Roy Moore

Maybe Harvey Weinstein, Kevin Spacey and Louis C.K. should run for public office.

If they did, chances are they’d be able to avoid paying the price for their predatory sexual practices.

They’d be able to skip away, consequence-free, like President Donald Trump and, possibly, Alabama Republican U.S. Senate candidate Judge Roy Moore and go their merry ways.

Most of the moral responsibility for the transgressions of Trump, the self-proclaimed groin grabber in the Oval Office, and Moore, the accused molester of young girls, lies with the men themselves.

Some of it, though, must reside with the people who support, enable and shield them.

For at least three generations, social conservatives have gloried in what they have proclaimed America’s culture wars. They have railed against liberal licentiousness and media-driven assaults on basic decency.

But the brutal fact is heathen Hollywood has imposed higher standards of moral accountability than the God-fearing heartland has.

Weinstein has been ousted from the company that bears his name. He also likely will face civil suits and possibly criminal prosecution for his serial sexual assaults and harassment of scores of actresses and other women working in the film industry.

Spacey has been fired from “House of Cards” – the hit Netflix series in which he plays an amoral and egocentric president of the United States – and been removed from at least one movie for his longstanding pattern of allegedly harassing and molesting young men.

And Louis C.K. has been fired from just about every movie and TV job he has for his history of indecent behavior with women who wanted to work with him.

Contrast these hard falls for Hollywood folks with the way things go for conservative politicians.

Trump famously dismissed his recorded boast about groping women against their will as “locker-room talk.” When more than a dozen women stepped forward to accuse him of either harassing or assaulting them, the president resorted with a series of diversionary tactics.

First, he said the whole thing was a partisan smear.

Then, he said the women involved were too ugly to merit his attentions.

Finally, he threatened to sue everyone involved.

More than a year later, we’re still waiting for those suits. We’ll likely keep waiting, because the last thing Donald Trump wants is for his accusers to be able to compel people to testify about his actions under penalty of perjury.

Moore apparently figures that what worked for Trump could work for him.

Like Trump, Moore first responded to a meticulously reported Washington Post story detailing his relationships with a series of underage girls when he was in his 30s by calling it a partisan hit job. He said this even though his most damning accuser, a woman who says he undressed before her and molested her when she was just 14 and he was 32, is a lifelong Republican and a devoted Trump supporter.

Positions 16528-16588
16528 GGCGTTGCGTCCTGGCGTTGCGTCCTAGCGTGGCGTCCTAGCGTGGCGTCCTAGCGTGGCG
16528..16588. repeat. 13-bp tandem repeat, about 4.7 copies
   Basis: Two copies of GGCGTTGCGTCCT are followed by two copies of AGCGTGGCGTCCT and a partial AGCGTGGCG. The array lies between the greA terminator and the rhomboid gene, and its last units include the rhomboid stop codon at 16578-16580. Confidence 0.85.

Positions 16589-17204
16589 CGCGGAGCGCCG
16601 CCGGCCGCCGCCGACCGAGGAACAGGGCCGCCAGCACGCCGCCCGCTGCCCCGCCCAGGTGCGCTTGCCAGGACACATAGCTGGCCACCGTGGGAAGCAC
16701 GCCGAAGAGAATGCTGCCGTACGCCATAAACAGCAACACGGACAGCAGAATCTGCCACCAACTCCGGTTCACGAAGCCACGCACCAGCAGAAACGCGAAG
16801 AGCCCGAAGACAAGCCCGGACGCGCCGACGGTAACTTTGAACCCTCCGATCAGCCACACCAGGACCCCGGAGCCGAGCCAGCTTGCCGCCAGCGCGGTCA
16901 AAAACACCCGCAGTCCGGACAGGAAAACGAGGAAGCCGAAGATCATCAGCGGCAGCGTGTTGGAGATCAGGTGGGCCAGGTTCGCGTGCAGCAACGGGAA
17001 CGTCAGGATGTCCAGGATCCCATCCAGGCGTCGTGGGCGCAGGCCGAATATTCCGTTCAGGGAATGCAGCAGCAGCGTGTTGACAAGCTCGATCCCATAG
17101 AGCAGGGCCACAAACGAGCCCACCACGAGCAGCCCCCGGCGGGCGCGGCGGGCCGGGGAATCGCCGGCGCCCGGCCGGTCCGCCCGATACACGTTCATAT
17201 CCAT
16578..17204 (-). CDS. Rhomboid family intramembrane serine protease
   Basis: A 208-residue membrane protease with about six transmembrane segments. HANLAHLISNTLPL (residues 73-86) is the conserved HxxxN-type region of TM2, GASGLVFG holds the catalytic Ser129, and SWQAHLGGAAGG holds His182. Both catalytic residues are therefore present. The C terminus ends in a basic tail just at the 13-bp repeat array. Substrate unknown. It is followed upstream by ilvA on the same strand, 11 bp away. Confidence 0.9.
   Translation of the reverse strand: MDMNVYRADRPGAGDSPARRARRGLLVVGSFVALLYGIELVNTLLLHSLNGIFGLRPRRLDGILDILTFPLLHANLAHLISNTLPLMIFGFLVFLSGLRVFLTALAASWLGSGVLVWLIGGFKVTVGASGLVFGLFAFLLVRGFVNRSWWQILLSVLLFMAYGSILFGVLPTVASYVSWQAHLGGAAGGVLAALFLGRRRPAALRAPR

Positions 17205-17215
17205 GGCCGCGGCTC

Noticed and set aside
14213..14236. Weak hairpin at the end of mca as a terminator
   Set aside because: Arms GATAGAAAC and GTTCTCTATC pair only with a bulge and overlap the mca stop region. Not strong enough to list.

Following that, Moore said what he did was okay because he had the girls’ mothers’ permission to take them out. He and his defenders point to Bible stories of older men being involved with young girls.

Finally, he, too, promised to sue.

Moore doubtless will take steps to put everyone under oath and place himself in jeopardy of committing perjury at the precise moment hell freezes over.

Given their histories and character, we can’t expect moral leadership from Donald Trump and Roy Moore.

Other public officials – such as, say, U.S. Sen. Todd Young, R-Indiana – should set a higher standard.

Young, like many other leading Republicans, initially said Moore should leave the race – but only if the allegations were true. Young took the stance many Republicans did – that of allowing Trump and Moore to be their own judges and juries.

When a fifth woman stepped forward to accuse Moore, with evidence in hand, Young belatedly did the right thing and called for Moore’s withdrawal.

Two former GOP presidential nominees – Mitt Romney and John McCain – were admirable exceptions to this pattern of moral evasiveness. They said Moore should go from the start.

Conservatives love to lecture people about moral equivocation.

When they let guys like Donald Trump and Roy Moore skate, though, the rest of us know that they just don’t mean what they say.

And that Hollywood has higher moral standards than they do.

John Krull is director of Franklin College’s Pulliam School of Journalism, host of “No Limits” WFYI 90.1 Indianapolis and publisher of, a news website powered by Franklin College journalism students.